Academy of Art University alumnus unites art and heart together in Oscar-winning animated film “Coco.”

For the first time, filmmakers unconnected to the industry of animated films were able to vote on the merits of movies with animation, and “Coco” won the Oscar for Best Animated Film. Among those honored for this film was character designer Daniel Arriaga of Pixar Animation Studios.


“Coco” is impressive for its artistry and authenticity. In his characterizations, Arriaga drew upon skills attained at the Academy of Art in San Francisco, California. Founded in 1929 by artist Richard S. Stephens, the Academy expanded its curriculum after World War II to include Commercial Art and Advertising, Fashion Illustration, Lettering and Layout, and Cartooning. In 1951, when Stephens’s son, Richard A. Stephens, became the director, enrollment increased, and a transportation design department was added. Since 1966, the Academy has offered a Bachelor’s Degree in Fine Art.


The Academy of Art’s alumnus, Daniel Arriaga, drew upon his cultural background for authenticity in the characters of “Coco.” The main character, a Mexican boy named Miguel, wants to be a guitarist and singer, but his father forbids him. Aware of some mystery surrounding a dead relative named Ernesto de la Cruz, a singer and movie star, Miguel seeks more knowledge about Cruz and the family secret by traveling to the Land of the Dead. Employing his knowledge of Mexican celebrations, Arriaga has Miguel search for his relative during El Día de Los Muertos (the Day of the Dead), the commemoration of lost relatives on November 2. Because it is customary to visit the graves of dead relatives, Miguel tries to contact Ernesto in the graveyard. Somehow Miguel falls into the after-life where he must obtain a blessing from his ancestors so he can return to the living and fulfill his destiny. With the authenticity of Miguel’s search for Ernesto and skilled animation, Arriaga creates an intriguing character in Miguel.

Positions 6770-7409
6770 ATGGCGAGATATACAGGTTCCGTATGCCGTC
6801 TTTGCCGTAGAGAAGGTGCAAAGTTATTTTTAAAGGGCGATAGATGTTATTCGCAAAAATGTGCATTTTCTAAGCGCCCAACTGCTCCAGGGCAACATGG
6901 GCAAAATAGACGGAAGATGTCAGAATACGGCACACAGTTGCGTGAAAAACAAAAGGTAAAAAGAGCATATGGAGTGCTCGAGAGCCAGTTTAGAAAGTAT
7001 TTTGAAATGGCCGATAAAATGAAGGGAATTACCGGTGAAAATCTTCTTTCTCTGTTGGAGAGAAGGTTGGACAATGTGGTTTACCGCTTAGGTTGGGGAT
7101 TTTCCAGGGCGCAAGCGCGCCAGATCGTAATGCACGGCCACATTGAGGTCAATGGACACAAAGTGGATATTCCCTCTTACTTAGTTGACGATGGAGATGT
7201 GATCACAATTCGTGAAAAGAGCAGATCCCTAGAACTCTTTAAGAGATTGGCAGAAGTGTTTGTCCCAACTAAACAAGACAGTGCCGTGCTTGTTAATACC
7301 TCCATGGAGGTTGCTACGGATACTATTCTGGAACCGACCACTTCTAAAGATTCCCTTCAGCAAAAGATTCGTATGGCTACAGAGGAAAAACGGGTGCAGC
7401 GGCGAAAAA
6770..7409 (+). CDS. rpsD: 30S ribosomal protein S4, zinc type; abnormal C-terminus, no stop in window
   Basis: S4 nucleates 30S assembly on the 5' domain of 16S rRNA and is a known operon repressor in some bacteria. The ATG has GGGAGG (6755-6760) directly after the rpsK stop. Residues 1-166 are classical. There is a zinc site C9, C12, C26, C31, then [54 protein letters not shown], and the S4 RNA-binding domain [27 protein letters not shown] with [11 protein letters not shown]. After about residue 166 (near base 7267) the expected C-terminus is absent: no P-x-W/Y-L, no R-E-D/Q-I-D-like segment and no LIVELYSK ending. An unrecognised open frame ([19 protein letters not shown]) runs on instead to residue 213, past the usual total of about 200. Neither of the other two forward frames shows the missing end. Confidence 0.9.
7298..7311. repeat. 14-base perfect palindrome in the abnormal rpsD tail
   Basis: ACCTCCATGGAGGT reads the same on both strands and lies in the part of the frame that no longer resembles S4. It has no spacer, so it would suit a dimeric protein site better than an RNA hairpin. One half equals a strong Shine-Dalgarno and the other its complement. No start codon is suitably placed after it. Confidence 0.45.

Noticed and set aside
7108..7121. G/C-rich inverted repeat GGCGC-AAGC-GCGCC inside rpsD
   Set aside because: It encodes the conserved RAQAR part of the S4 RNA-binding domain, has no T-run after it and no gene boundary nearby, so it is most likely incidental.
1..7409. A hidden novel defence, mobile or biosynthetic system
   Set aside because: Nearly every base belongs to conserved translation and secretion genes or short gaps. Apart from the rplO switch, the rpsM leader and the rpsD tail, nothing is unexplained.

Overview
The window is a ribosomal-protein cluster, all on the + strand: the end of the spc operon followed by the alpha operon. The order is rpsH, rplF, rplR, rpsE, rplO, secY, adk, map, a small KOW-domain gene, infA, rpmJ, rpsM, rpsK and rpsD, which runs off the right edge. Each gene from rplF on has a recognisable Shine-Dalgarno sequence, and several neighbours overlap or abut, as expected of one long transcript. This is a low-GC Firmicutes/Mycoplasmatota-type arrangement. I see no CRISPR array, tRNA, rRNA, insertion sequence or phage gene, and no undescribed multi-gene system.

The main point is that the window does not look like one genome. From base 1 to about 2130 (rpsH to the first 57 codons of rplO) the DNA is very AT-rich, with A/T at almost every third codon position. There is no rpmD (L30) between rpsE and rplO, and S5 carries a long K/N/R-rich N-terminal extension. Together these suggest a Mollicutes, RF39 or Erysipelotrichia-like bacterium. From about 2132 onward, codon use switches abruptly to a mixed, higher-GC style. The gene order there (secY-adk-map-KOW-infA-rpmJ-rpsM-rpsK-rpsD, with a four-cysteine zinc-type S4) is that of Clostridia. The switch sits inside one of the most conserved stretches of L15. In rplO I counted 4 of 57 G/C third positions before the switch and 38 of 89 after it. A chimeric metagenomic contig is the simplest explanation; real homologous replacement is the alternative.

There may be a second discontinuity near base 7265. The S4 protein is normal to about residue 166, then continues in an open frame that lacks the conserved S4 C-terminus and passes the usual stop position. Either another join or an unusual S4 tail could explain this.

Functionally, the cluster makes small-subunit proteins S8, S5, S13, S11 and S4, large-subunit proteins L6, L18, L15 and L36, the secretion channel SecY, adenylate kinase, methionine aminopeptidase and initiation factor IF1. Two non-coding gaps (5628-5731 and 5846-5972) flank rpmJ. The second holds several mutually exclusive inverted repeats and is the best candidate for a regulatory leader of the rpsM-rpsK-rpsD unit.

On a return to his alma mater of San Francisco’s Academy of Art University to talk with “the visionaries of tomorrow,” Arriaga discussed the laborious, but gratifying, process of bringing “Coco” to its successful completion. As they listened, students began to feel hopeful and confident of the opportunities available in the academic, artistic, and professional environment of Academy of Art University.


Find out more about Academy of Art University: